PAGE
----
The Department of Psychology AT Duquesne University and THE IAJS PRESENTS
Jungian Psychology and the Human Sciences
Read closely with regard to rates, and note that the gala dinner is included in the price of the conference, but is not available to those registering for only one day. (If one-day registration applies to you but you would like to attend the dinner, email me (Roger Brooke) and we can do an individual registration.
Psychology as a human science is a broad field in which there are several traditions, most notably psychoanalysis, phenomenology and hermeneutics, feminist and other critical, deconstructive approaches. Most Jungian publications now reflect these influences as well.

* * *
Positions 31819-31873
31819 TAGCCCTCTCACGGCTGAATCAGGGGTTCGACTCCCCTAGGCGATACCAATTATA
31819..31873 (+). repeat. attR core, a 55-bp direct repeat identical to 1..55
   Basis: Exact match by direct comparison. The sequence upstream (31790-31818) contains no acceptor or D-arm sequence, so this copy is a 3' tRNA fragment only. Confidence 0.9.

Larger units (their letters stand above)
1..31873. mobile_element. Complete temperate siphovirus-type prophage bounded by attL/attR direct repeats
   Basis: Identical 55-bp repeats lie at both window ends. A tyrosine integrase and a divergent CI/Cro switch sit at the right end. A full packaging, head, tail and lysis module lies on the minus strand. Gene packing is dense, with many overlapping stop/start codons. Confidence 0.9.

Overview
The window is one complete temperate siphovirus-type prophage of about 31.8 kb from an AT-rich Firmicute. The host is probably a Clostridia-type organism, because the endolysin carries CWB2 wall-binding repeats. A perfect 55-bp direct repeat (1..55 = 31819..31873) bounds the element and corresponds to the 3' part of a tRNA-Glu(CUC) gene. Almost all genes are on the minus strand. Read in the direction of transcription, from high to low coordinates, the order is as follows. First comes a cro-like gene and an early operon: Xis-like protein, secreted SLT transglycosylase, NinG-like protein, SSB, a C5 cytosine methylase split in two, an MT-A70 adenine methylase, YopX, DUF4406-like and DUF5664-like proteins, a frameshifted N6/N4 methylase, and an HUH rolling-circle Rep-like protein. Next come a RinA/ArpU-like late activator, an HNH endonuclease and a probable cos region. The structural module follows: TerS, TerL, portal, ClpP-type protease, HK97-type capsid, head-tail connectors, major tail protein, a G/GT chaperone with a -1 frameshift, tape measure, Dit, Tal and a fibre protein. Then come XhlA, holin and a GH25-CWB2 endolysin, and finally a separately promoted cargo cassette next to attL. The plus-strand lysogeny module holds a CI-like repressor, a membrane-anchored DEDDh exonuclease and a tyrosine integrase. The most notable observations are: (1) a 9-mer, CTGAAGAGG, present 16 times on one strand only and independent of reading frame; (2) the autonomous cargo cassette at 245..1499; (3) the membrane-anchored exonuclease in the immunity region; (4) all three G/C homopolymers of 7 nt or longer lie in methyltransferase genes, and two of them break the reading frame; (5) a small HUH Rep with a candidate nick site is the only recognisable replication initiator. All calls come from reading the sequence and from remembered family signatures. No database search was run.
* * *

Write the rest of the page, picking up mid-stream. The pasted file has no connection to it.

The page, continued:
Both Duquesne University and Jungian psychology have been pioneers in the development of psychology as an indigenously human science, in the traditions known as the Geisteswissenschaften. Both are concerned primarily with questions of meaning in symptoms and psychological phenomena, the nature of psychological evidence for descriptive and interpretative methods, self-reflection on our own foundations, our embeddedness in history, culture, and language, what it means to be a person, embodied, gendered, and conscious.